The problem with answering the question “does weed kill brain cells,” is that some studies have found heavy marijuana users performing poorly on neuropsychological function tests, but then others report no significant differences.

Effects of Marijuana

Short-Term Effects

  • Confusion
  • Fatigue
  • Poor memory
  • Poor concentration
  • Inability to learn
  • The decrease in motivation for some
  • Poor coordination
  • Trouble making decisions
  • Poor depth perception
  • Anxiety
  • Panic or paranoia

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Long-Term Effects

Continuous studies are being done on the long-term effects of marijuana on the brain. For now, the main long-term risk of using marijuana is regarding other substances. Marijuana has been known to put addicts at risk of relapsing on other drugs or to be used to soothe the negative effects of “come down” in more intense drugs such as cocaine.

Immediate Placement in Marijuana Rehab

Medicinal Effects

Marijuana is legal in 16 states (plus Washington D.C) and is legal for medicinal purposes in 27 others. This is due to some of the positive effects it has shown for a variety of ailments such as:

  • Chronic pain relief
  • Regulation of diabetes
  • Links to fighting cancer
  • Seizure regulation
  • Relieves symptoms of ADHD and ADD
  • Treats glaucoma
  • Slows down the development of Alzheimer’s
  • Helps with PTSD symptoms

Is Marijuana Addictive?

Marijuana use can lead to the development of problem use, known as a marijuana use disorder. It is not to be said that all weed smokers develop an addiction, but around 30% of those who use marijuana may develop some use disorder with the drug.

People who stop using marijuana frequently can report irritability, mood and sleep difficulties, decreased appetite, cravings, restlessness, and other discomforts for the first two weeks. The reason marijuana dependence occurs is due to the brain adapting to heavy usage by reducing the production of its endocannabinoid neurotransmitters.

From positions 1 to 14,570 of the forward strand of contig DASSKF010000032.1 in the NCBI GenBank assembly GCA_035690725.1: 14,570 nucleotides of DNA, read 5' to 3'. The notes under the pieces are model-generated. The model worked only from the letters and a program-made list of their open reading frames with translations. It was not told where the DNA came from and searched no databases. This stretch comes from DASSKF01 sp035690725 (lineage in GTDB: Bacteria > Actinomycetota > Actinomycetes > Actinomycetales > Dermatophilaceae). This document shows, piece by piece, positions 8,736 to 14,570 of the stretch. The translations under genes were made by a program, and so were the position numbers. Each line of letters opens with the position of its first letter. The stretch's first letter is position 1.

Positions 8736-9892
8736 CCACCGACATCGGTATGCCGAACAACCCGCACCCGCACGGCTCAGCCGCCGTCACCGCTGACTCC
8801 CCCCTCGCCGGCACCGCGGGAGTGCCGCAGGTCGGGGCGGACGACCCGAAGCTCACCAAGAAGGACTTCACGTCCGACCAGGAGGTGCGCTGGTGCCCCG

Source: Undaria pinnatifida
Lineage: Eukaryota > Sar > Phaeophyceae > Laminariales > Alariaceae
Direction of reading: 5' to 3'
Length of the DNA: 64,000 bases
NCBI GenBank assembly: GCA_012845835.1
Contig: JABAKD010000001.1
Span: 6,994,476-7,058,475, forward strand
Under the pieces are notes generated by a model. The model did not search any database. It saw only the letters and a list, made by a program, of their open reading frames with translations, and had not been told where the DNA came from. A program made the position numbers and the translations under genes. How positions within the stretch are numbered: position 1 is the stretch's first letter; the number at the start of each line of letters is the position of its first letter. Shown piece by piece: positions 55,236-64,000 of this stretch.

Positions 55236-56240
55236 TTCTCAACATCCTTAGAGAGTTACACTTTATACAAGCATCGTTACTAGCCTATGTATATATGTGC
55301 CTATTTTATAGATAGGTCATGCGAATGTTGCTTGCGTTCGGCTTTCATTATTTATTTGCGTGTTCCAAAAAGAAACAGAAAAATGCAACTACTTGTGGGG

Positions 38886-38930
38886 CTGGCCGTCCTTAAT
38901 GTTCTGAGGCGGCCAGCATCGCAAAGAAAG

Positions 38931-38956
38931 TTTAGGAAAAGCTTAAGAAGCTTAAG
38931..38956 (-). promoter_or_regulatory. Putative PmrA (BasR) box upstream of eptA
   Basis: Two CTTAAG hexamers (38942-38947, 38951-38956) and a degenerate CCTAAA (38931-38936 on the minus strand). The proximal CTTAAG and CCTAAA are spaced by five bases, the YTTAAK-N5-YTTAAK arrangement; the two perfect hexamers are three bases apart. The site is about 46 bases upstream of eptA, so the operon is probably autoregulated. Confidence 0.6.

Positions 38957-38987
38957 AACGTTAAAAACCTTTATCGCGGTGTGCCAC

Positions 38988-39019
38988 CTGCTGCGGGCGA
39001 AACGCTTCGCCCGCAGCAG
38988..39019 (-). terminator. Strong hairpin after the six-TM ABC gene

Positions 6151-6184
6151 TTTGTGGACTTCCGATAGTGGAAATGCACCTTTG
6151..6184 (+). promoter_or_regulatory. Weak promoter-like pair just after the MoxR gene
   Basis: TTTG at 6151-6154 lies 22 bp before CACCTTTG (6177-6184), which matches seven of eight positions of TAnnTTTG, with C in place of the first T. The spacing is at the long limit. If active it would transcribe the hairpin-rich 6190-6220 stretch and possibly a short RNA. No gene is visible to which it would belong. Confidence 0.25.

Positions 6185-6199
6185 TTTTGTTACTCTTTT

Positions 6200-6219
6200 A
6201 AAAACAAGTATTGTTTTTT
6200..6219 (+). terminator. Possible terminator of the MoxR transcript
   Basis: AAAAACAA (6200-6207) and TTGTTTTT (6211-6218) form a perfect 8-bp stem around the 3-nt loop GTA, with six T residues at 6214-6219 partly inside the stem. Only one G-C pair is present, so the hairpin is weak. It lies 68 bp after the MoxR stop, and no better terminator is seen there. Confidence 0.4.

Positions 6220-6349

How Does Weed Compare to Alcohol or Nicotine?

Alcohol, nicotine, and marijuana all affect different neurological systems; and have different long-term effects on the brain. One main key difference is that alcohol and nicotine are both neurotoxins. This means that they are proven to kill brain cells, however, we cannot determine if marijuana kills brain cells over time yet.

There is one similarity; all three substances have larger cognitive effects on young people. It is also proven that frequent and long-term use of alcohol, tobacco, or marijuana are all associated with negative cognitive outcomes.

What is Weed’s Relation to Mental Illness?

Cannabis use early on in life is associated with an increased risk of mental health conditions such as depression, major depressive disorder (MDD), and schizophrenia. For example, is the use of marijuana causing and triggering psychotic episodes, hallucinations, or delusions?

Although studies have reported a low dose of delta-9-tetrahydrocannabinol (THC) restored age-related cognitive deficits in mice, more studies need to be done to find out the long-term effects of marijuana usage.

Takeaways: Does Weed Kill Brain Cells?

  • We cannot truly conclude that marijuana use kills brain cells.
  • Pre-existing differences can make some people more likely to use weed more than others.
  • One conclusion is that those who were younger at the age of first use, those who used frequently, and those who used in high doses, are associated with poorer cognitive outcomes.
  • There are minimal studies that have truly investigated the differences between the effects of smoking, vaping, or ingesting marijuana.

Marijuana Addiction Treatment at Resurgence

Does weed kill your brain cells? It should not matter if it does or not because the main issue with marijuana use is its addiction role. If you are struggling with a marijuana use disorder or are using marijuana in conjunction with a different addiction, it is vital to get help. Contact Resurgence Behavioral Health to get help with your addiction today.